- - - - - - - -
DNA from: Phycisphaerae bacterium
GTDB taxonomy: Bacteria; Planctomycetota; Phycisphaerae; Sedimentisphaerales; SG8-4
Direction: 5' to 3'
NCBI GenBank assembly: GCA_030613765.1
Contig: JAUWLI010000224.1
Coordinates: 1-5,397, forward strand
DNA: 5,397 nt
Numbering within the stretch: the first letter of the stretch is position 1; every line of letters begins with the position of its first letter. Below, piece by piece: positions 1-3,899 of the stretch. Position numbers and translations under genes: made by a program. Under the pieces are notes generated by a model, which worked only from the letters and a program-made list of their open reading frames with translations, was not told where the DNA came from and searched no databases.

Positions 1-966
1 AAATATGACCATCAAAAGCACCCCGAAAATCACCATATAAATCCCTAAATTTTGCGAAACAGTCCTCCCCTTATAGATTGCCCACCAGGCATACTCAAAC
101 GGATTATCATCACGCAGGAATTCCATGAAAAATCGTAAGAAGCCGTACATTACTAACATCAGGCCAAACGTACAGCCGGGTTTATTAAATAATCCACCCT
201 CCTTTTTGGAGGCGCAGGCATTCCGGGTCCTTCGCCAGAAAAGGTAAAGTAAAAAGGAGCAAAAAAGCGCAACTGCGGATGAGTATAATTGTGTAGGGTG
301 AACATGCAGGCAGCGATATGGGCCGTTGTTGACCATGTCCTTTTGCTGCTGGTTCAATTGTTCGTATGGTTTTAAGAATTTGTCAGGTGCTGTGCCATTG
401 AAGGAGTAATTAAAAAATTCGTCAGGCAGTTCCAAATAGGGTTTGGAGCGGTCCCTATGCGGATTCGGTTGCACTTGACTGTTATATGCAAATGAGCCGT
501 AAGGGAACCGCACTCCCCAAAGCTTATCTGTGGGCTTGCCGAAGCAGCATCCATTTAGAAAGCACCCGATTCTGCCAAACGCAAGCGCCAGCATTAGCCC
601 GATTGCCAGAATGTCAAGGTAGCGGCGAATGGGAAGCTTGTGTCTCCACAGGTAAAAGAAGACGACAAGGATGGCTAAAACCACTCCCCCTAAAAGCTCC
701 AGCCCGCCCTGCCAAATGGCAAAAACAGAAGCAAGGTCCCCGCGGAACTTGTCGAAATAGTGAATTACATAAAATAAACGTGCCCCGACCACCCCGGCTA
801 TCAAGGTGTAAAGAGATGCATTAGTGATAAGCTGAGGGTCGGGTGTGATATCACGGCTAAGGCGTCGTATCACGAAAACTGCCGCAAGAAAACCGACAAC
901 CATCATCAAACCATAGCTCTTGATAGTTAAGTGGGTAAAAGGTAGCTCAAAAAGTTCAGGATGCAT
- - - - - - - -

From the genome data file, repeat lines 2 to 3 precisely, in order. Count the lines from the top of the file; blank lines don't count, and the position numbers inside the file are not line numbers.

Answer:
GTDB taxonomy: Bacteria; Planctomycetota; Phycisphaerae; Sedimentisphaerales; SG8-4
Direction: 5' to 3'